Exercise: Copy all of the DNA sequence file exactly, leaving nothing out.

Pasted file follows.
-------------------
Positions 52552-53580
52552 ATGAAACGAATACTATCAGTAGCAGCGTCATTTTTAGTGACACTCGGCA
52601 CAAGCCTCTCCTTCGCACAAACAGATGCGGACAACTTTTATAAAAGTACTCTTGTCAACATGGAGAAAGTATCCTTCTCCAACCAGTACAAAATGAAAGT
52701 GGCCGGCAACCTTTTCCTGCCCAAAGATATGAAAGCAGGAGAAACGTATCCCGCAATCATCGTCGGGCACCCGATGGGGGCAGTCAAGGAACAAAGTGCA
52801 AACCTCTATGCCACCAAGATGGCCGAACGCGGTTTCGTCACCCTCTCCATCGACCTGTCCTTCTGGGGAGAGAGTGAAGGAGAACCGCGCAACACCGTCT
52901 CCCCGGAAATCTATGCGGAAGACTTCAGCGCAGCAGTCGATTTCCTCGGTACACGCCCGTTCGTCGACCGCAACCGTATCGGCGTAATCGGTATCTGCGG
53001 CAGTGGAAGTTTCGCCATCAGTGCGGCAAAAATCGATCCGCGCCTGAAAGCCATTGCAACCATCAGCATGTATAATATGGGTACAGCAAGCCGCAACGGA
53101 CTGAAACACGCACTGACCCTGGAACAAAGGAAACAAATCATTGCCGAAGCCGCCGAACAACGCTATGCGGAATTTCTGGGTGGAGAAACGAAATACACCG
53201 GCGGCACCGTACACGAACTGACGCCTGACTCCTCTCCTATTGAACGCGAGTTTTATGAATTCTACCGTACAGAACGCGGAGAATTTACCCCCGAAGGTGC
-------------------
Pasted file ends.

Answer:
Positions 52552-53580
52552 ATGAAACGAATACTATCAGTAGCAGCGTCATTTTTAGTGACACTCGGCA
52601 CAAGCCTCTCCTTCGCACAAACAGATGCGGACAACTTTTATAAAAGTACTCTTGTCAACATGGAGAAAGTATCCTTCTCCAACCAGTACAAAATGAAAGT
52701 GGCCGGCAACCTTTTCCTGCCCAAAGATATGAAAGCAGGAGAAACGTATCCCGCAATCATCGTCGGGCACCCGATGGGGGCAGTCAAGGAACAAAGTGCA
52801 AACCTCTATGCCACCAAGATGGCCGAACGCGGTTTCGTCACCCTCTCCATCGACCTGTCCTTCTGGGGAGAGAGTGAAGGAGAACCGCGCAACACCGTCT
52901 CCCCGGAAATCTATGCGGAAGACTTCAGCGCAGCAGTCGATTTCCTCGGTACACGCCCGTTCGTCGACCGCAACCGTATCGGCGTAATCGGTATCTGCGG
53001 CAGTGGAAGTTTCGCCATCAGTGCGGCAAAAATCGATCCGCGCCTGAAAGCCATTGCAACCATCAGCATGTATAATATGGGTACAGCAAGCCGCAACGGA
53101 CTGAAACACGCACTGACCCTGGAACAAAGGAAACAAATCATTGCCGAAGCCGCCGAACAACGCTATGCGGAATTTCTGGGTGGAGAAACGAAATACACCG
53201 GCGGCACCGTACACGAACTGACGCCTGACTCCTCTCCTATTGAACGCGAGTTTTATGAATTCTACCGTACAGAACGCGGAGAATTTACCCCCGAAGGTGC